About this item

In the tradition of Frances Hodgson Burnett's The Little Princess come Noel Streatfeild's classic Shoes books. In this story, three orphan girls vow to make a name for themselves and find their own special talents. With hard work, fame just may be in the stars!Pauline, Petrova, and Posy love their quiet life together. The girls are orphans who have been raised as sisters and when their new family needs money, the girls want to help. They decide to join the Children's Academy of Dancing and Stage Training to earn their keep. Each girl works hard following her dream. Pauline is destined for the movies. Posy is a born dancer. And Petrova? She finds she'd rather be a pilot than perform a pirouette.This beautiful children's classic is perfect for girls who love to dream about ballet, friendship, and finding their own special talents.



About the Author

Noel Streatfeild

Mary Noel Streatfeild, known as Noel Streatfeild, was an author best known and loved for her children's books, including and . She was born on Christmas Eve, 1895, the daughter of William Champion Streatfeild and Janet Venn and the second of six children to be born to the couple. Sister Ruth was the oldest, after Noel came Barbara, William ('Bill') , Joyce (who died of TB prior to her second birthday) and Richenda. Ruth and Noel attended Hastings and St. Leonard's Ladies' College in 1910. As an adult, she began theater work, and spent approximately 10 years in the theater. During the Great War, in 1915 Noel worked first as a volunteer in a soldier's hospital kitchen near Eastbourne Vicarage and later produced two plays with her sister Ruth. When things took a turn for the worse on the Front in 1916 she moved to London and obtained a job making munitions in Woolwich Arsenal. At the end of the war in January 1919, Noel enrolled at the Academy of Dramatic Art (later Royal Academy) in London. In 1930, she began writing her first adult novel, , published in 1931. In June 1932, she was elected to membership of PEN. Early in 1936, Mabel Carey, children's editor of J. M. Dent and Sons, asks Noel to write a children's story about the theatre, which led to Noel completing in mid-1936. In 28 September 1936, when was published, it became an immediate best seller. According to Angela Bull, was a reworked version of . Elder sister Ruth Gervis illustrated the book, which was published on the 28th September, 1936. At the time, the plot and general 'attitude' of the book was highly original, and destined to provide an outline for countless other ballet books down the years until this day. The first known book to be set at a stage school, the first ballet story to be set in London, the first to feature upper middle class society, the first to show the limits of amateurism and possibly the first to show children as self-reliant, able to survive without running to grownups when things went wrong. In 1937, Noel traveled with Bertram Mills Circus to research (also known as ) . She won the Carnegie gold medal in February 1939 for this book. In 1940, World War II began, and Noel began war-related work from 1940-1945. During this time, she wrote four adult novels, five children's books, nine romances, and innumerable articles and short stories. On May 10th, 1941, her flat was destroyed by a bomb. Shortly after WWII is over, in 1947, Noel traveled to America to research film studios for her book . In 1949, she began delivering lectures on children's books. Between 1949 and 1953, her plays, The Bell Family radio serials played on the Children's Hour and were frequently voted top play of the year. Early in 1960s, she decided to stop writing adult novels, but did write some autobiographical novels, such as in 1963. She also had written 12 romance novels under the pen name "Susan Scarlett."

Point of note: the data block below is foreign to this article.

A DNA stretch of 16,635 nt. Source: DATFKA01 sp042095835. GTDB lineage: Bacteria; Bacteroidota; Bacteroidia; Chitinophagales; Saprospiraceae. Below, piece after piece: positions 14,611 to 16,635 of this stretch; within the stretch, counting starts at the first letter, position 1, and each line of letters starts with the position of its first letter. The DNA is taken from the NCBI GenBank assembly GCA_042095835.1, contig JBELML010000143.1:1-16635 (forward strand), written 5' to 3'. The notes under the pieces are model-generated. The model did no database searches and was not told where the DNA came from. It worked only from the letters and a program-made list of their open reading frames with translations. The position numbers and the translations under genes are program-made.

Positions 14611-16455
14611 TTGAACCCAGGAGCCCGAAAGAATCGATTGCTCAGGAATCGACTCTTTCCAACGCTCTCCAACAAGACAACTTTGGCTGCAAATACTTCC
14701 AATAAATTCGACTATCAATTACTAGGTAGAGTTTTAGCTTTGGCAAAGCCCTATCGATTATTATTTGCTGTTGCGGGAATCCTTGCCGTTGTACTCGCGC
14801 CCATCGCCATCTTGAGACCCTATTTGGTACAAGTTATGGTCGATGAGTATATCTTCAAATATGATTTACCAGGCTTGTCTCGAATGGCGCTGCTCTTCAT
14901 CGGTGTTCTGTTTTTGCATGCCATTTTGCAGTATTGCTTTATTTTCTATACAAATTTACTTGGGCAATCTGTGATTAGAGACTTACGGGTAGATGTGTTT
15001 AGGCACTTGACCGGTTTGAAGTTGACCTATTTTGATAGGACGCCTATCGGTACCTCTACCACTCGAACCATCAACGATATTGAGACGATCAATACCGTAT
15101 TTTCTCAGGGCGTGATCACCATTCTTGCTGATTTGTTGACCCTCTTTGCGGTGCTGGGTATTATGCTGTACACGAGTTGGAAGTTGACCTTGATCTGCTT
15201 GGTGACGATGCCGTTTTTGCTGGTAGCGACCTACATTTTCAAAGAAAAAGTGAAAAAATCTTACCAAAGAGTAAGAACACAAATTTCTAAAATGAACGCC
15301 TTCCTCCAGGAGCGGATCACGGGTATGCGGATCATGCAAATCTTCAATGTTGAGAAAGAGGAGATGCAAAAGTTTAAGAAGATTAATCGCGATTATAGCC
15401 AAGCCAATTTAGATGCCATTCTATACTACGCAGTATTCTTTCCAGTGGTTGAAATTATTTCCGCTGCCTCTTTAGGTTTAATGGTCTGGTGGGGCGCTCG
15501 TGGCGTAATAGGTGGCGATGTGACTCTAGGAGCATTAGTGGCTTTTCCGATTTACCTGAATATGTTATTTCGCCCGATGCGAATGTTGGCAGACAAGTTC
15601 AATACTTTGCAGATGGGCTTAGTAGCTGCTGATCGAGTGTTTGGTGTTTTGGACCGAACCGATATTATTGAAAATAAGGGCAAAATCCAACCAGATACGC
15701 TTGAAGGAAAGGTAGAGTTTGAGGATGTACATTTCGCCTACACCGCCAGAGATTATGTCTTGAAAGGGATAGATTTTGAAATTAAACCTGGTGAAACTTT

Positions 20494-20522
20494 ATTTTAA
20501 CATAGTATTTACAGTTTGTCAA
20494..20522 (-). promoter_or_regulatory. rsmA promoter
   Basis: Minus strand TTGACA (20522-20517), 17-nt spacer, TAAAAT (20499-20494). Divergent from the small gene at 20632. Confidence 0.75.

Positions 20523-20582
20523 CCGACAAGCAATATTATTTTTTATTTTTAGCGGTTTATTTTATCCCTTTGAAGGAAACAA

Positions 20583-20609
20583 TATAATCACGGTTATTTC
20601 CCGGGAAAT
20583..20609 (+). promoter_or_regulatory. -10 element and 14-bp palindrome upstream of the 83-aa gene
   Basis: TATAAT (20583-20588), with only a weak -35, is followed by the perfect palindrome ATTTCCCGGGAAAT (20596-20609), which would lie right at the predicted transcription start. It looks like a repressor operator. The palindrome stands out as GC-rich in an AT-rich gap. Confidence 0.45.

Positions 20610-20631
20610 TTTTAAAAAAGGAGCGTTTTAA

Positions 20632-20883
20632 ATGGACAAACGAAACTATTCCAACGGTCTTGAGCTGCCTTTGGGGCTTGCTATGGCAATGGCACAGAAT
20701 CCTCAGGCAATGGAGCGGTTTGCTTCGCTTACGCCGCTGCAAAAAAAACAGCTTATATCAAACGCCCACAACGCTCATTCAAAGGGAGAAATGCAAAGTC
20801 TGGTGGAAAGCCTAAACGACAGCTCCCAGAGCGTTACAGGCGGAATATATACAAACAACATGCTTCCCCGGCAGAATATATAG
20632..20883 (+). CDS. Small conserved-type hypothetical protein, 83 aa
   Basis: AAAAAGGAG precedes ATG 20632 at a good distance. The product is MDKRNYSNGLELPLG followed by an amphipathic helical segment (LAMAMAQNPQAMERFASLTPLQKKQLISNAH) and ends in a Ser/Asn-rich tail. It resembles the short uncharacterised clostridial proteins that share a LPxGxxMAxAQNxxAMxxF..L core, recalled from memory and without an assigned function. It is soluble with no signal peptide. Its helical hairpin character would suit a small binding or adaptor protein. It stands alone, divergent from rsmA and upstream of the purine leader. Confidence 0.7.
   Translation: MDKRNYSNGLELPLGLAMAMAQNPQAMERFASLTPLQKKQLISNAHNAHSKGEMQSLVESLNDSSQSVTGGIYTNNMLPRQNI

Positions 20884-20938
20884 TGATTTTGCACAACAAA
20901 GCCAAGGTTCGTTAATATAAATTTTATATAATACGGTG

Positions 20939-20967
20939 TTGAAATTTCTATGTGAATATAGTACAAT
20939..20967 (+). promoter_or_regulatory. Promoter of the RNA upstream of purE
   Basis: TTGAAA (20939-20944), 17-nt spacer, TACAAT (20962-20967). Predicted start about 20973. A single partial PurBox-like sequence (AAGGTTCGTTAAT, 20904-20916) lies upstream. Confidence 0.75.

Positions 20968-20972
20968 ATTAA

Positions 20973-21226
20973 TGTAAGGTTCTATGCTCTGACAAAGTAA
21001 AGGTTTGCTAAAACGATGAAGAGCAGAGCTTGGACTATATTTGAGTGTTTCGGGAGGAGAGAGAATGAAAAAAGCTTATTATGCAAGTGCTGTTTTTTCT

Read Next Recommendation

Discuss with your friends


Report incorrect product information.